August 12, 2013
WASHINGTON — Former National Security Agency chief Gen. Michael Hayden hinted Sunday at how the NSA’s eavesdropping and data collection program is likely to evolve over time. Critics of the project have warned that by building the capacity to track the electronic communications of all American citizens, the government will inevitably be tempted to employ every tool it has at its disposal and scuttle whatever constitutional safeguards stand in the way. Not to do so eventually would in fact be more surprising, goes the argument.
In an appearance on CBS’ “Face The Nation,” Hayden — also the former head of the CIA — unintentionally opened a window into just how that evolution will likely unfold.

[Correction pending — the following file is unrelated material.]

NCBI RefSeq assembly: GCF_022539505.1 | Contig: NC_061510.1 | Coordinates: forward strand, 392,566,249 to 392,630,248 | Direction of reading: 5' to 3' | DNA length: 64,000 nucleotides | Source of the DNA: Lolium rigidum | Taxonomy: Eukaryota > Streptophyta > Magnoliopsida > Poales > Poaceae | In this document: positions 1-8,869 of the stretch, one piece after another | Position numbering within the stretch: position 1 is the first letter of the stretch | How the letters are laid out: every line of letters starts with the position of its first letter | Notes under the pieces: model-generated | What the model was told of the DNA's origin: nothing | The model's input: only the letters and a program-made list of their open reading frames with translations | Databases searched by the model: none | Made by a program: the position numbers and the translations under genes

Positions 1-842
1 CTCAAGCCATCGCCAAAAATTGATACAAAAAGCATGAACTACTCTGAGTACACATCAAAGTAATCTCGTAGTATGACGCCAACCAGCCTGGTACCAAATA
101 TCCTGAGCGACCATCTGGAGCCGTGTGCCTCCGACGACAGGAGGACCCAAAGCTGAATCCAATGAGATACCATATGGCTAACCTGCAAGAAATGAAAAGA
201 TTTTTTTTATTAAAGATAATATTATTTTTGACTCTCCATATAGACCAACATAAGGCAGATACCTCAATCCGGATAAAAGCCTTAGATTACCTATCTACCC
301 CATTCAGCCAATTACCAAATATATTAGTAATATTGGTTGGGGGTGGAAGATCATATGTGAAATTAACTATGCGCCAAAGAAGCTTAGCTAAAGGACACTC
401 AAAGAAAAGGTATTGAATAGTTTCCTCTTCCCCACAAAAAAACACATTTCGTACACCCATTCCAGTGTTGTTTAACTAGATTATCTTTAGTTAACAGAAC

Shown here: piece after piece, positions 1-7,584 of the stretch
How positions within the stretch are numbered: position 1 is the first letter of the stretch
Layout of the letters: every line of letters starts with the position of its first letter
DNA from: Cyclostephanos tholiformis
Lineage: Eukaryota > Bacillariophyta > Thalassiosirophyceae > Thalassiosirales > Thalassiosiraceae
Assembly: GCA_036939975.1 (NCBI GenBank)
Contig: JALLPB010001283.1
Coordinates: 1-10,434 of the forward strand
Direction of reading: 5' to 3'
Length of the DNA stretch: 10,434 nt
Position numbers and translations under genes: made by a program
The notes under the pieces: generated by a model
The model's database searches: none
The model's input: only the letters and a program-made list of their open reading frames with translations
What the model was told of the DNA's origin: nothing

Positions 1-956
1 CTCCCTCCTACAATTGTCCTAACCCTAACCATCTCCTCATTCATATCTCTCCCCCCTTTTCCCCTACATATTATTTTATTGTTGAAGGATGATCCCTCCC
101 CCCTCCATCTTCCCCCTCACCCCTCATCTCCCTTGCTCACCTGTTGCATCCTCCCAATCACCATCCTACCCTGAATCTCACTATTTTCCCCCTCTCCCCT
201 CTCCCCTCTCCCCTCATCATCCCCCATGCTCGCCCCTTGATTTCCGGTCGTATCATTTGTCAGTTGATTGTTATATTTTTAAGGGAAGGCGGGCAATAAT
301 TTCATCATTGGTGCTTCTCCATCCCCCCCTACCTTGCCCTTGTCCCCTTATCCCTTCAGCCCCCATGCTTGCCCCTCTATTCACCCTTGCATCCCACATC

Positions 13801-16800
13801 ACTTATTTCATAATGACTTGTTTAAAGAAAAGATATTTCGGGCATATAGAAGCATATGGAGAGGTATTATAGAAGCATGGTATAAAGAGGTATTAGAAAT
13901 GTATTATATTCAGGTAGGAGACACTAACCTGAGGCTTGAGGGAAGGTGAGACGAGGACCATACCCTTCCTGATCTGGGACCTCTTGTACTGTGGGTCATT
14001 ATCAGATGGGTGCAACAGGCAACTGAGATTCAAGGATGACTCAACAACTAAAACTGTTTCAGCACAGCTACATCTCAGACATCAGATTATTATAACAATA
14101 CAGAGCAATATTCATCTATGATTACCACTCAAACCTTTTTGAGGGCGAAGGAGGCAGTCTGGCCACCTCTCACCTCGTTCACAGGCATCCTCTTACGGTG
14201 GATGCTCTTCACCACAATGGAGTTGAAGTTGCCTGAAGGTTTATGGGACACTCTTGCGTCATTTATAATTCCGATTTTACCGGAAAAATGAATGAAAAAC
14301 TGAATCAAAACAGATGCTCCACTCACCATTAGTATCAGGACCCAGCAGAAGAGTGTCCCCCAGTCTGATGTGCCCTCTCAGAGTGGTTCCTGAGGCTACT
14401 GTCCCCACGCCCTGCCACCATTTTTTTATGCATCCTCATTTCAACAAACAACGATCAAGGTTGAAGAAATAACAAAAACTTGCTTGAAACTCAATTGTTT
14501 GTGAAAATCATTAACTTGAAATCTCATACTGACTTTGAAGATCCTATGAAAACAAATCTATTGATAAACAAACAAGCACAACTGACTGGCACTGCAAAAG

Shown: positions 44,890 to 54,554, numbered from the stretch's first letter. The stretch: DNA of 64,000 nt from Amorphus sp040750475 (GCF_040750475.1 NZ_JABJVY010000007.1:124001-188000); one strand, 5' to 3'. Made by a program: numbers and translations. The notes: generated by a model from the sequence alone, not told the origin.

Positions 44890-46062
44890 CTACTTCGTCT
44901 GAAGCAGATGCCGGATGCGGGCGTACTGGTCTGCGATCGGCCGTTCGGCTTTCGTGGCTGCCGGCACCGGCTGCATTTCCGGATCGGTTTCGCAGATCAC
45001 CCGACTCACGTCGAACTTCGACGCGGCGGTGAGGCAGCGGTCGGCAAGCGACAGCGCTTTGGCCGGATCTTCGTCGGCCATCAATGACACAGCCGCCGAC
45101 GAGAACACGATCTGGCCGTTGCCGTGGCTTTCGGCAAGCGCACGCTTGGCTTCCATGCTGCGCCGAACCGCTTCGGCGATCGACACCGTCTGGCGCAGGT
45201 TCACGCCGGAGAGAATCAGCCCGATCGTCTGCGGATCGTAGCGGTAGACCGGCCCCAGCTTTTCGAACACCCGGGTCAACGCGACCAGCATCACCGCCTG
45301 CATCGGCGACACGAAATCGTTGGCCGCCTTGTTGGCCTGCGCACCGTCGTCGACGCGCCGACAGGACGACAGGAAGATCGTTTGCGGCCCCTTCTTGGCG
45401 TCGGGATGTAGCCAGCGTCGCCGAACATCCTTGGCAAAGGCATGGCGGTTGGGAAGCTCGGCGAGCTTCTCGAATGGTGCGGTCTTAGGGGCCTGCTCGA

Asked by host Bob Schieffer about the president’s proposal for a civil liberties advocate to argue on behalf of the Constitution in the secret court that oversees the NSA, Hayden said that such a setup would be inappropriate for fast-moving investigations. But he did float a hypothetical scenario in which such a safeguard might be appropriate: After an attack, he said, the NSA would want to use the vast store of information it has been collecting in more aggressive ways.
Hayden said that in general he was opposed to a civil liberties advocate’s involvement in the process, and warned that slowing it down would lead to criticism.